Election Day 2020 is an important day for California voters and not just because of the presidential race. There are several propositions on the ballot this year that impact everything from school funding to voting regulations to app-based services.
Proposition 14 allows California to spend $5.5 billion in bonds on stem cell research and studies of other medical issues, such as Alzheimer’s Disease and dementia.
Proposition 15 increases funding for public schools, community colleges, and local government services by changing tax rules for commercial and industrial properties. Residential properties wouldn’t be affected.
Proposition 16 would repeal California’s Affirmative Action Amendment, which took effect in 1996. This initiative would remove the state’s ban on race-based or sex-based discrimination and leave the issue to federal government control.
Proposition 17 would enable California residents on parole for felony convictions to vote, which is a right they lose under current state law.
Proposition 18 would allow 17-year-old California residents to vote in the primary election if they are set to turn 18 by the upcoming general election.
Proposition 19 permits homeowners who are age 55, severely disabled, or lost their home to wildfire or disaster to transfer their primary residence’s property tax base value to a replacement residence of any value, anywhere in the state.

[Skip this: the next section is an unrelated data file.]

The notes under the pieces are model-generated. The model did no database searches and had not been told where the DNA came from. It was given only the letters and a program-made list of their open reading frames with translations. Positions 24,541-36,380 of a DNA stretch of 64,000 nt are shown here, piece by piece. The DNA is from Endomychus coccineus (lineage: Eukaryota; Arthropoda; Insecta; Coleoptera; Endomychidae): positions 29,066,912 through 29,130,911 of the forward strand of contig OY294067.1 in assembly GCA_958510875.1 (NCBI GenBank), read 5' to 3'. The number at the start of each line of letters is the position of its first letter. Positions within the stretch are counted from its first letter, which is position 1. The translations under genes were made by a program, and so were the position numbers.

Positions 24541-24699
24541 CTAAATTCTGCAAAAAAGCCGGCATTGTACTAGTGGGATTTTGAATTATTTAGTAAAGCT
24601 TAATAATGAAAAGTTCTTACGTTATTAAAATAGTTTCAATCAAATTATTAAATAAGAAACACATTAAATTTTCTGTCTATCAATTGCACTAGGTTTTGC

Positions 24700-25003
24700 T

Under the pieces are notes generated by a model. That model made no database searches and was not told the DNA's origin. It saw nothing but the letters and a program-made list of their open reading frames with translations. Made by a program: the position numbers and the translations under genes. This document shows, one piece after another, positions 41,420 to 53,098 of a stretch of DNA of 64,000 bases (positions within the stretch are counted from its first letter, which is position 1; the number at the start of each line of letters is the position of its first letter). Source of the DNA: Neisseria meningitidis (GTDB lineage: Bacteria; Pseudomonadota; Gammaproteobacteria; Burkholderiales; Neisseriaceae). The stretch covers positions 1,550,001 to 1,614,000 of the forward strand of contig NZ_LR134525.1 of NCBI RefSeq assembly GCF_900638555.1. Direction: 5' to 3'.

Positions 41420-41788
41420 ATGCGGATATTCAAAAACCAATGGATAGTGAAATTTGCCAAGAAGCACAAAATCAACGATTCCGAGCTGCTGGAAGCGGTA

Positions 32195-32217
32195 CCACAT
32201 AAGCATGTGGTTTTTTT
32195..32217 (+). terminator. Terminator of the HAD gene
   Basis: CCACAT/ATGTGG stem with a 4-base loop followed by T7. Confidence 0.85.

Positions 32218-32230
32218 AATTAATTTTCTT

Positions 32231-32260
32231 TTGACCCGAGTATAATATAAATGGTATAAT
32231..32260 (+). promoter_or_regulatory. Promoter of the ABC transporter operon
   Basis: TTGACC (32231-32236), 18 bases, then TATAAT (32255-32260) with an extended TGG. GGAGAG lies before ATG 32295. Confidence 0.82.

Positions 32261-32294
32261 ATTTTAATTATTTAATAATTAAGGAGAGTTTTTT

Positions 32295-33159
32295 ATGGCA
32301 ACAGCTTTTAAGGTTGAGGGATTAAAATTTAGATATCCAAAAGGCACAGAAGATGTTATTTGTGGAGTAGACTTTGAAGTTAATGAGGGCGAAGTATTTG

Proposition 20 restricts parole for non-violent offenders and allows prosecutors to increase the severity of certain offenses from a misdemeanor to a felony charge. Firearm theft, vehicle theft, and unlawful use of a credit card could be classified as felonies under this initiative. The law would also allow for DNA collection from more misdemeanor offenders.
Proposition 21 would limit how much landlords can raise the rent of an empty unit to 15 percent over three years.
Proposition 22 changes how people who work for app-based transportation and delivery services like Uber, Lyft, Grubhub, and Instacart are classified. If passed, they would be considered contract workers instead of employees. Labor laws specific to this kind of job would also be created.
Proposition 23 forms new regulations for kidney dialysis clinics and puts in place minimum staffing requirements. It also bans clinics from discriminating on the basis of who is paying for a patient’s care.
Proposition 24 amends consumer privacy laws by forcing companies to honor a person’s request that their online data not be shared. Under the law, companies would also have to get permission before collecting data on teens and children.
Proposition 25 would overturn a 2018 law that replaced cash bail for criminal offenders with a rating system based on public safety risk. A yes vote would keep the rating system in place and a no vote would reinstate the cash bail system.
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You can read more about the propositions by visiting the CA Secretary of State website.